Founding document of the Order of the Invisible Hand, an influential cult that frequently operates in concert with the Laissez-Unfair League, the Club For Lobbyist Checkbook Growth and a shadowy gangster organization, loosely known as The Chicago Boys, that routinely dumps its victims at Laffer’s Curve. Many conservative economists and pundits claim to have read this book, which posits that wholly unregulated marketplaces are the most efficient means of ensuring that people with lots of money will get even more. Smith’s image of an “invisible hand” that restores equilibrium to the marketplace, once it has finished slapping the hell out of anyone with a yearly income below six figures, is popular with people whose yearly incomes are at or above six figures.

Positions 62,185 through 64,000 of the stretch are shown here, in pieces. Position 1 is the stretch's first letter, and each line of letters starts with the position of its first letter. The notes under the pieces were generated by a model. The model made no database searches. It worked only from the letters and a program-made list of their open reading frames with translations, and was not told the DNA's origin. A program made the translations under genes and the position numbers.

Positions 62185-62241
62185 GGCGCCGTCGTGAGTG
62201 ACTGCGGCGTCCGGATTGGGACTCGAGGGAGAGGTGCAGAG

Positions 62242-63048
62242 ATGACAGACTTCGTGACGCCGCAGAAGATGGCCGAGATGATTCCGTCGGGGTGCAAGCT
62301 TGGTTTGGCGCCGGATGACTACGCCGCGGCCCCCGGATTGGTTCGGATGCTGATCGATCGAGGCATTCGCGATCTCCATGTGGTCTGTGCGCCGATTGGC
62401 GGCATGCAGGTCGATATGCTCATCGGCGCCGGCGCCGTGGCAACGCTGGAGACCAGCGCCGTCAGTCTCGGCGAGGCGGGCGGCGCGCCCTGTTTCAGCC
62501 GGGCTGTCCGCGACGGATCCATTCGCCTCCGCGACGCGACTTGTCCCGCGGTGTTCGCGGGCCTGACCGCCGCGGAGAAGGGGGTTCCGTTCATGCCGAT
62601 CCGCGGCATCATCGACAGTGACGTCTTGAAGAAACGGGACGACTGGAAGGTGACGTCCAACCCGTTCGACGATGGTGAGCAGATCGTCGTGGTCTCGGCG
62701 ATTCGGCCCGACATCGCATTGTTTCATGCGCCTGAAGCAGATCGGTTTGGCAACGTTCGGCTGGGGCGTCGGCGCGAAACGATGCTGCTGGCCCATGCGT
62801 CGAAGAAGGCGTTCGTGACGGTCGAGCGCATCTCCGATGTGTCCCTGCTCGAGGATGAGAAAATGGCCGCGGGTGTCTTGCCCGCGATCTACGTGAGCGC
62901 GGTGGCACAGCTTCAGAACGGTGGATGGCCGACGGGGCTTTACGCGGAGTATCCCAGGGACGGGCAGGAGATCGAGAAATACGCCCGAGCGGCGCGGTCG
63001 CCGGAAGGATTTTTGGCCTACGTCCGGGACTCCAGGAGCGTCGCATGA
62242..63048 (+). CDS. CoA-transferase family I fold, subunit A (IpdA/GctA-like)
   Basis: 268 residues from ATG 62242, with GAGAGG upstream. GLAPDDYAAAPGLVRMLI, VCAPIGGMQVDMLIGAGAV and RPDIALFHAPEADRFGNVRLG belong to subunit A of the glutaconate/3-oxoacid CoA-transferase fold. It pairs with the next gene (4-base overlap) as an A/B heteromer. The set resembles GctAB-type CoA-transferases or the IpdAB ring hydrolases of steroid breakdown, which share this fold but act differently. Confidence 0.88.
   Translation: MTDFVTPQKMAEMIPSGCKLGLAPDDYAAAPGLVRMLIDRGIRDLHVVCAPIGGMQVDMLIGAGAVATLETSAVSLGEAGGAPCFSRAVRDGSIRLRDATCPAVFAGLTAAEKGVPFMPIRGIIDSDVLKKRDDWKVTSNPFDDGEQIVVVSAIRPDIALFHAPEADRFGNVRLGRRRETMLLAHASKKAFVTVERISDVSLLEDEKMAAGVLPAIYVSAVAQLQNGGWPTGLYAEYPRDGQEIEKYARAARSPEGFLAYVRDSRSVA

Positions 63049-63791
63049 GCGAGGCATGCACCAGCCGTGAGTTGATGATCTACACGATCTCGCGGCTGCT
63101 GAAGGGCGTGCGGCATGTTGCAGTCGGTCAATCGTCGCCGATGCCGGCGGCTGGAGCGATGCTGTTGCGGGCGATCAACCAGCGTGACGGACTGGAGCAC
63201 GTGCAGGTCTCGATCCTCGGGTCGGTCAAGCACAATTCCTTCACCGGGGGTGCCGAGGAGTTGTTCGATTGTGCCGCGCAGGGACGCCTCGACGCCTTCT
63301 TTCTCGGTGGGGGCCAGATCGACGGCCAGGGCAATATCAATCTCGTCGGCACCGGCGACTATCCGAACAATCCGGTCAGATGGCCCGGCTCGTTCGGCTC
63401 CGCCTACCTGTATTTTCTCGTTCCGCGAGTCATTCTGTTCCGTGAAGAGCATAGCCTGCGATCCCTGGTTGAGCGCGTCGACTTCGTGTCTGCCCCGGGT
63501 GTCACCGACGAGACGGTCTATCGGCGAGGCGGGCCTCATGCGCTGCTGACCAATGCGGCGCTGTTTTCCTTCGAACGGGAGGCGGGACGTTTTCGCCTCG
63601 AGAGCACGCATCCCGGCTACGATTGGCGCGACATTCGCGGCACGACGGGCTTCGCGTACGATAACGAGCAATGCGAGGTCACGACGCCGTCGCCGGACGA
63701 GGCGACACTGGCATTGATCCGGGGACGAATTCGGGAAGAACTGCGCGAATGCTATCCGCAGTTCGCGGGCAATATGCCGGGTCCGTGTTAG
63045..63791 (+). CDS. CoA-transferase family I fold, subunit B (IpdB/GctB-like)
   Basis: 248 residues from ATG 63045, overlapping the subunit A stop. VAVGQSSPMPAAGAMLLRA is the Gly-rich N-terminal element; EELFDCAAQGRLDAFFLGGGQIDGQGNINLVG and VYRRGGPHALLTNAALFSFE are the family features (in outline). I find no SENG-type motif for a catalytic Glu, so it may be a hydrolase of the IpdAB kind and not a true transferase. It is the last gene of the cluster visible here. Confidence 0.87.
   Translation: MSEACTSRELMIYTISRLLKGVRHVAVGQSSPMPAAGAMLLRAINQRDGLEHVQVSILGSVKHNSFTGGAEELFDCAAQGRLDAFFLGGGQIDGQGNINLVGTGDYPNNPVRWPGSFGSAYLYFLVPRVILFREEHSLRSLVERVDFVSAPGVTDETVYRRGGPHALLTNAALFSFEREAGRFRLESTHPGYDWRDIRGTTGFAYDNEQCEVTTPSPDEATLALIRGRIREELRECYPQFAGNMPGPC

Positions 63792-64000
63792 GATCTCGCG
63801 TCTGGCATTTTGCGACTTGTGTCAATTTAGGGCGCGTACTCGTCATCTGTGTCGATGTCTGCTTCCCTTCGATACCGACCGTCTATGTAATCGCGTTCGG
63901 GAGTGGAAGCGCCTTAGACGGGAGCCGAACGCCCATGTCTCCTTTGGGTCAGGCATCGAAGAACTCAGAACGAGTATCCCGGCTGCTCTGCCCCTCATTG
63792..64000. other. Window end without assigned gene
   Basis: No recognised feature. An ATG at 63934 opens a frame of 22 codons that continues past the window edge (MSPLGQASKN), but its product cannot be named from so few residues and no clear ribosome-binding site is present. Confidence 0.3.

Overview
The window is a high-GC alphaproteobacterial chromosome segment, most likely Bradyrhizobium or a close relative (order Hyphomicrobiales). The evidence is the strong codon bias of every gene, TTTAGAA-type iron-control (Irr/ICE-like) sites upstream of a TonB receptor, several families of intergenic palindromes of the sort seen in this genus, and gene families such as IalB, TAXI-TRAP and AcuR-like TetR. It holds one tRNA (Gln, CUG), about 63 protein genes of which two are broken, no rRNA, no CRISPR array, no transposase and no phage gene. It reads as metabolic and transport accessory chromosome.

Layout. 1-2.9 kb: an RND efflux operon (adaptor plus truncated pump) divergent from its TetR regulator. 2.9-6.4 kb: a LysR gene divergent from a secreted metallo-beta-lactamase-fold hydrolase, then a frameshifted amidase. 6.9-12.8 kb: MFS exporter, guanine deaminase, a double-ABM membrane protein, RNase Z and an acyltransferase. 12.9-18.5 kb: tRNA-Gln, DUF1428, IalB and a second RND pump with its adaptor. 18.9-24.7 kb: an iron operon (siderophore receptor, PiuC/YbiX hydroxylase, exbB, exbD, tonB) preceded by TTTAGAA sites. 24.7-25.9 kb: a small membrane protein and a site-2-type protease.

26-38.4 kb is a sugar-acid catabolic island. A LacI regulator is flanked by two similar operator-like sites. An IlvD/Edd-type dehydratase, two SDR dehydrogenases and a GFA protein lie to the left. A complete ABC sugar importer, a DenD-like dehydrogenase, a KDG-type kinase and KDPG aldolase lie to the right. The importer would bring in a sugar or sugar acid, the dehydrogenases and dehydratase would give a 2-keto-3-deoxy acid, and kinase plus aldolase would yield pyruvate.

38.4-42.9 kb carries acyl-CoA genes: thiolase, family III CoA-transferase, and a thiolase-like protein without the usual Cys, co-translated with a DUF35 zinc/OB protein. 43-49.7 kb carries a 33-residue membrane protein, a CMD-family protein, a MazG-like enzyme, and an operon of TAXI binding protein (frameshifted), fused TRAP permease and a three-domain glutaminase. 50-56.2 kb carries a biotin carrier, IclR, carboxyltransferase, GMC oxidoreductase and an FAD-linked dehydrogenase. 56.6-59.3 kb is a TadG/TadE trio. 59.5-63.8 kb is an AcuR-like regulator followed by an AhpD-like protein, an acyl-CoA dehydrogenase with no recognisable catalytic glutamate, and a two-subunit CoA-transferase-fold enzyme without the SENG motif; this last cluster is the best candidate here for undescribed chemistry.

THE LATE GREAT PLANET EARTH, by Hal Lindsey
A seminal tract in the founding of fundie nation and the rise of the Rapture Right. An adept businessman as well as a religious crank, Lindsey knows that when his latest prophecy of the world’s end evaporates, it’s not time to go into hiding — it’s time to publish another book that moves the date ahead a decade or so.

FREE TO CHOOSE, by Milton and Rose Friedman
Milton Friedman is to libertarian economists what Hal Lindsey is to snake-handlers, and while he makes the same arguments for unfettered predatory capitalism in other books, this one makes the list for accessibility — it provded the basis for a television series on that cesspool of liberal bias, PBS. Developing economies around the world have sustained long-term damage under the ministrations of advisors schooled in the views of Friedman.

UP FROM LIBERALISM, by William F. Buckley, Jr.